Archive for category Oddities
There’s a good reason this was the last pneumatic tee fitting on the rack:
The center fitting should be a male 1/4 inch NPT connection, but it’s completely un-machined. Alas, I no longer have a 1/4 NPT die in my tool chest, so it’s not an easy fix.
The two female connections are fine, so it must have been one of those rare QC escapes.
Lowe’s marked it down to $0.47 on clearance and I still couldn’t justify buying the thing.
The ANENG AN8008 / AN8009 multimeters have 3.6×10 mm ceramic fuses on their inputs:
Based on past experience, at some point over the next year or five, I’ll forget to plug the hot probe back in the voltage hole before measuring a power supply:
Whereupon the fuse will blow.
So, for about five bucks, a bag of 10 A and 0.5 A axial lead fast-blow glass fuses just arrived from halfway around the planet:
They have the right body size and, in this application, fine points concerning current ratings and cartridge composition don’t make much difference. If I actually need one, I’ll snip off the leads, jam it in the holder, and move on.
The newly built Capital Region Welcome Center on the Thruway has a small playground for small children, featuring appropriately small signage:
Here’s the world we live in (clicky for more dots):
Fortunately, we lack a small child at risk of damage.
You (well, I) just can’t make this stuff up.
[Update: I could get behind Adventure Playgrounds!]
The spam filters on my email account snagged a message with an impressive subject:
Be sure to read this message! Your personal data is threatened!
The sender used my very own email address, sending the message from a server with a Mumbai IP address:
As you may have noticed, I sent you an email from your account.
This means that I have full access to your device.
I’ve been watching you for a few months now.
The fact is that you were infected with malware through an adult site that you visited.
If you are not familiar with this, I will explain.
Trojan Virus gives me full access and control over a computer or other device.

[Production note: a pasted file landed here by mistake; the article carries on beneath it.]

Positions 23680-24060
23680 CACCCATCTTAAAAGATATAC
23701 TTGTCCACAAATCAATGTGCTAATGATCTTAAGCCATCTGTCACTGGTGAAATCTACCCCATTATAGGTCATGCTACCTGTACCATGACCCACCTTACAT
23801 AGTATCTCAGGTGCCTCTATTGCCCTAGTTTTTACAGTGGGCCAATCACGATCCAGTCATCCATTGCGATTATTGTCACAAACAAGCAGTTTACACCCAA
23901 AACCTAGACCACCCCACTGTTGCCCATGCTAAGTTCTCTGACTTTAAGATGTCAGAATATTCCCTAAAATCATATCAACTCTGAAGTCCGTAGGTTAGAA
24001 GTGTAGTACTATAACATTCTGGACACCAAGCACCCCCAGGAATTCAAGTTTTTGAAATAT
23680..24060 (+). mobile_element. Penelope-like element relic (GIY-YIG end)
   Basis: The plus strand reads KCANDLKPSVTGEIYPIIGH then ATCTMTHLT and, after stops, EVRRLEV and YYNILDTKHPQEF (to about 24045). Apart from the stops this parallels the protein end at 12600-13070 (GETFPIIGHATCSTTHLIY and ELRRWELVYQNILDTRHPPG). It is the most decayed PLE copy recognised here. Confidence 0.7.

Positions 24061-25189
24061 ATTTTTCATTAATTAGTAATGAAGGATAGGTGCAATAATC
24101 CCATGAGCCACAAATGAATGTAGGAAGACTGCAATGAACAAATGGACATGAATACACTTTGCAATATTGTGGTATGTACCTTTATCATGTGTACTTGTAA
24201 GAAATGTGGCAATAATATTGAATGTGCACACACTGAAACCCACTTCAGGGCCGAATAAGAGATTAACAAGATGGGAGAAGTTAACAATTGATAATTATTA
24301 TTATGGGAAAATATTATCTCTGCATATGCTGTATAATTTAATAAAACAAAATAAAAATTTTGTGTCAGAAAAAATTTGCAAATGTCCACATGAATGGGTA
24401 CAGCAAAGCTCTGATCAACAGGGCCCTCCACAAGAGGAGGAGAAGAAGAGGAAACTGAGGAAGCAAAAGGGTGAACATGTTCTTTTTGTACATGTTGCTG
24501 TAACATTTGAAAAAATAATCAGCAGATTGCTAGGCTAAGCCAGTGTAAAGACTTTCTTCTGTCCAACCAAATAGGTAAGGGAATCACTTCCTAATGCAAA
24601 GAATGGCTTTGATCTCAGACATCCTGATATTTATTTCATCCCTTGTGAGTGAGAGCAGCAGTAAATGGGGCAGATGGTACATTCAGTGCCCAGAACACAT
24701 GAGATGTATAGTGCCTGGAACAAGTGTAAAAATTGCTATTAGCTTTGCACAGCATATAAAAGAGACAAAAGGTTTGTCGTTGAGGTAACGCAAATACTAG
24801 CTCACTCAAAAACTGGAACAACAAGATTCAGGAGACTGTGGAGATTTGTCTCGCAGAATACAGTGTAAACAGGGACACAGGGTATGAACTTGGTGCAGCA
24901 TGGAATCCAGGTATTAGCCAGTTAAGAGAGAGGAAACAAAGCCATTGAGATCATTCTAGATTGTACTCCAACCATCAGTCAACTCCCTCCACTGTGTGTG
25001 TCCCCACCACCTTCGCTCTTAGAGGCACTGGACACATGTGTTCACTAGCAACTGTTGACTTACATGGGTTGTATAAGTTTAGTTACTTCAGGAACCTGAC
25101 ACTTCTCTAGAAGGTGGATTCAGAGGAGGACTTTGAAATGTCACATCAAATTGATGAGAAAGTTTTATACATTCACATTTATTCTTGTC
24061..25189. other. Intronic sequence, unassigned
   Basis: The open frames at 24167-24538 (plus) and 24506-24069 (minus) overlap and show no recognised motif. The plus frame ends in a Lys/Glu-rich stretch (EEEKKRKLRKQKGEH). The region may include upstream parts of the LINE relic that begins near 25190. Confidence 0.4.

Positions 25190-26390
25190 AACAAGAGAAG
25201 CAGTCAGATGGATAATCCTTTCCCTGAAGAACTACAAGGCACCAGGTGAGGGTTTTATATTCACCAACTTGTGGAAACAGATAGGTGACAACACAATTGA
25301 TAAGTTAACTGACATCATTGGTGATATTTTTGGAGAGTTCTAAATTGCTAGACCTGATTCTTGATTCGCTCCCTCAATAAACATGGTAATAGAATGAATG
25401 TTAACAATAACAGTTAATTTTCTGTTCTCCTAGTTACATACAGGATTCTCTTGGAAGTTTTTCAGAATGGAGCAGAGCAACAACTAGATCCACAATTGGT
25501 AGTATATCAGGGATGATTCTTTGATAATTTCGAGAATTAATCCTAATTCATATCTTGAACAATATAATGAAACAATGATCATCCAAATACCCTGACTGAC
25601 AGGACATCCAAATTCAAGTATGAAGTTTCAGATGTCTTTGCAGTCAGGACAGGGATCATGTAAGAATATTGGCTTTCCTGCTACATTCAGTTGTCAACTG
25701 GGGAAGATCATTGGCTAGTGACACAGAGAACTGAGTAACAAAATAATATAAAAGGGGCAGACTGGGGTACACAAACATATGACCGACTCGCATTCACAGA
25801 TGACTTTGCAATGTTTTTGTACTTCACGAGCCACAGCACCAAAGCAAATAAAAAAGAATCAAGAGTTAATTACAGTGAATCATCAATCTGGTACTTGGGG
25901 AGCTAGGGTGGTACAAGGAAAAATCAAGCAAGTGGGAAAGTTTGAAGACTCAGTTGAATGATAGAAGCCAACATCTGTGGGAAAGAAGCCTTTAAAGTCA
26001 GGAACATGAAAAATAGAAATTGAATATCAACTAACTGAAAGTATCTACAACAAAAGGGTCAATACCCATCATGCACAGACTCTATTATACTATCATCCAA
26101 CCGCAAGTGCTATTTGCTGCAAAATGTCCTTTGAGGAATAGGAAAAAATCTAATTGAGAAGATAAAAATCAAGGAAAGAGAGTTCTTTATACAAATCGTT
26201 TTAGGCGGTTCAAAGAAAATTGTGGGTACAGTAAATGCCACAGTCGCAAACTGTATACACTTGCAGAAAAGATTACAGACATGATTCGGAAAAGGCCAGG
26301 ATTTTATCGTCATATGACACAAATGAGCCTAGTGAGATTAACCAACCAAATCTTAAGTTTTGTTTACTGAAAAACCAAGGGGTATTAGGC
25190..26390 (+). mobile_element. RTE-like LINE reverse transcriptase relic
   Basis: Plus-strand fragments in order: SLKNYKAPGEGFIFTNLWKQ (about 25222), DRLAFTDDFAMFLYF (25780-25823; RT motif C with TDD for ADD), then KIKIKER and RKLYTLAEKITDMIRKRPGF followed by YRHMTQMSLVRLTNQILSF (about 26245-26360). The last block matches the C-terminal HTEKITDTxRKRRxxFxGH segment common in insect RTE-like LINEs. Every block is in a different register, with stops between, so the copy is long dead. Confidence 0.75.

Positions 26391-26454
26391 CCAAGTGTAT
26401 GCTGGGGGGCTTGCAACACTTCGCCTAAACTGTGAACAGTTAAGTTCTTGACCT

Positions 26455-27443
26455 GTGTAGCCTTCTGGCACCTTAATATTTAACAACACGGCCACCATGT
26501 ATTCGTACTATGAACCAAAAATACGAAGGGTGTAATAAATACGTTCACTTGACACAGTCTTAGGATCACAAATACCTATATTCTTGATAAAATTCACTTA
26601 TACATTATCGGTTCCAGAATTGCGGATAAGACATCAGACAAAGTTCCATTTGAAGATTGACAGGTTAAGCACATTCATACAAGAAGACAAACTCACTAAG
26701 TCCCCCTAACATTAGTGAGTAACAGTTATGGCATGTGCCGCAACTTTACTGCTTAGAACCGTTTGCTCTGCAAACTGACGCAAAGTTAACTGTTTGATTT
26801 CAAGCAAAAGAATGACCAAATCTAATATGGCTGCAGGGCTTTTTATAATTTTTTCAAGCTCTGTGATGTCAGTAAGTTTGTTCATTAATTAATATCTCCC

This means that I can see everything on your screen, turn on the camera and microphone, but you do not know about it.
I also have access to all your contacts and all your correspondence.
Why your antivirus did not detect malware?
Answer: My malware uses the driver, I update its signatures every 4 hours so that your antivirus is silent.
I made a video showing how you satisfy yourself in the left half of the screen, and in the right half you see the video that you watched.
With one click of the mouse, I can send this video to all your emails and contacts on social networks.
I can also post access to all your e-mail correspondence and messengers that you use.
If you want to prevent this, transfer the amount of $796 to my bitcoin address (if you do not know how to do this, write to Google: “Buy Bitcoin”).
My bitcoin address (BTC Wallet) is: 14tfS3 << redacted >> WH6Y
After receiving the payment, I will delete the video and you will never hear me again.
I give you 50 hours (more than 2 days) to pay.
I have a notice reading this letter, and the timer will work when you see this letter.
Filing a complaint somewhere does not make sense because this email cannot be tracked like my bitcoin address.
I do not make any mistakes.
If I find that you have shared this message with someone else, the video will be immediately distributed.
The threat uses Nigerian-scam grade English, evidently targeted at folks with both a guilty conscience and a tenuous grasp on how email works. I thought those same folks would have enormous difficulty converting dollars into Bitcoin.
However, feeding the wallet ID into a Block Explorer shows three transactions over the last two days, with the account now standing at 0.43069539 BTC = US$2269.44. I have no way of knowing how many emails went out, but obviously three people had sufficiently guilty consciences to (figure out how to) make a Bitcoin transaction.
Update: The ransom payments tapered off after five days.
I don’t know how many different scams came from the same source, but $6700 (at today’s market rate) says this campaign paid better than most legal occupations outside the fintech sector.
The legend says 0.01R and the conductor doesn’t look quite like pure copper:
The indentations look like clamp marks from the bending jig, rather than “calibration” notches made while squeezing the wire with diagonal cutters and watching the resistance on another meter.
One might quibble about the overall soldering quality, but one would also be splitting hairs. I doubt the meter leads could withstand 10 A for more than a few seconds, anyhow.
If you buy enough of something, you can buy pretty nearly anything you want, even cheap precision resistors!
Spotted this in a lobby (clicky for more dots):
I know no more than you do about the situation, but I’d lay long, long odds Hannaford created the poster with a more recent version of Microsoft Word (or whatever) than the recipient organization has available, making the file essentially read-only.
Not casting shade on ’em; sometimes, you do what you gotta do.
FWIW, I’d expect LibreOffice and any Microsoft Word version other than the exact one used to create the poster to mangle the formatting differently. Been there, done that.
Spotted on a utility ride to a local shop:
We decided an employee of the adjacent “nail spa” has been making the best of a bad situation.
If it was easy to quit, there’d surely still be a few smokers …